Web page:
The idea of creating a television series originated in 2013, about two years prior to its premiere. Numerous books written by Jill Kargman were optioned to be developed into film or television projects, however, none of them were implemented. The television series was greenlit after Kargman was introduced to Lara Spotts, Head of Development at Bravo, by Andy Cohen, who is closely associated with the network. "When incredibly talented author and New York socialite Jill Kargman stomped her way into our offices we knew we had found Bravo's very own Lena Dunham or Louis C.K.," said Lara Spotts later to explain the reason of hiring Kargman. "Jill's unique ability to satirize the very exclusive, ridiculously competitive and highly entertaining world of Manhattan's momzillas makes Odd Mom Out the perfect series to expand Bravo's slate of scripted programming," she also stated.
|First aired||Last aired|
|1||10||June 8, 2015||August 3, 2015|
|2||10||June 20, 2016||August 29, 2016|
|3||10||July 12, 2017||September 13, 2017|
Odd Mom Out was met with generally positive reviews from television critics. At Metacritic, which assigns a weighted mean rating out of 100 to reviews from mainstream critics, the comedy received an average score of 68, based on 10 reviews. The review aggregator website Rotten Tomatoes lists a 81% approval rating, based on 16 reviews, with a rating average of 6.4/10. The site's consensus states: "Odd Mom Out should offer laughs to its niche target demographic, but will prove most enjoyable in small doses." Keith Uhlich of The Hollywood Reporter described the show as "amusing, quick-witted basic cable sitcom." Particularly praising the writing and an accurate portrayal of "the spoiled denizens of Manhattan's Upper East Side", he added that Jill Kargman's sense of humor is "so specific and expertly realized, not to mention superbly complemented by each supporting cast member, that it's often easy to overlook how fish-in-a-barrel the show's objects of ridicule are." David Wiegand, writing for San Francisco Chronicle, was more pessimistic toward the show by saying that "there's a danger that Odd Mom Out has too narrow a focus, even for fans of Real Housewives shows." However, he appreciated show's humour and cleverness. "In small doses, it's funny enough," he also added. Tom Conroy from Media Life Magazine describes Odd Mom Out as "full of moments that are oddly off" and adds that "a show that's all about acceptance and rejection should have tried harder to make a better first impression".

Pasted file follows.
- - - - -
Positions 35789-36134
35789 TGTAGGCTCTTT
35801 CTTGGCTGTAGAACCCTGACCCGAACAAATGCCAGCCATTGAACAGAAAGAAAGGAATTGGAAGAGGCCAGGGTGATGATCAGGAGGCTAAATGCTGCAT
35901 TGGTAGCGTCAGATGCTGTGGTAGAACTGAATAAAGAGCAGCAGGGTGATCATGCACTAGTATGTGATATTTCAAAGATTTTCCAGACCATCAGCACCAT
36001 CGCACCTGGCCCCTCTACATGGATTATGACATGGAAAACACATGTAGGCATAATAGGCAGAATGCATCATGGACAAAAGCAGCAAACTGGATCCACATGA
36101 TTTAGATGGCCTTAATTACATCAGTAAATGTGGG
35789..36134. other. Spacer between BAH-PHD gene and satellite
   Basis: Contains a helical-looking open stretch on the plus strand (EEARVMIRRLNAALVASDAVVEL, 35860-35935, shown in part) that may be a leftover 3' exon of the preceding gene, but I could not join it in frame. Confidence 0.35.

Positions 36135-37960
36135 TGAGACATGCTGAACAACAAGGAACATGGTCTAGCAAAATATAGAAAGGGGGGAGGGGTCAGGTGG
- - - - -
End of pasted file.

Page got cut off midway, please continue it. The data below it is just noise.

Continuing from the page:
Nancy DeWolf Smith from The Wall Street Journal gave the show a positive review describing it as "a sweet, frothy surprise" by saying that the "comedy, like the acting talent and timing of its star, Jill Kargman, is a sweet summer treat". Diane Werts, writing for Newsday, gave the series a lukewarm review, saying that the pilot episode of Odd Mom Out "feels oddly both overbroad and too nuanced, only finding some right-sized funny near its end," also adding that "you wouldn't want to live there, but it might be worth a weekly visit." Brian Lowry of Variety was more critical about the show and by saying it is "as slim as its size-zero dresses," also adding that "there's precious little sense of irony evident in a program that satirizes ostentatious displays of fabulousness on a channel that wallows in them elsewhere, as if Bravo is trying to have its cake and mock it". He also said the show is "a less successful effort" compared to another scripted series, Girlfriends' Guide to Divorce, which airs on the same network, because "while Jill's predicament would certainly make for a fine New Yorker essay, it's not so terrific in sustaining a TV series."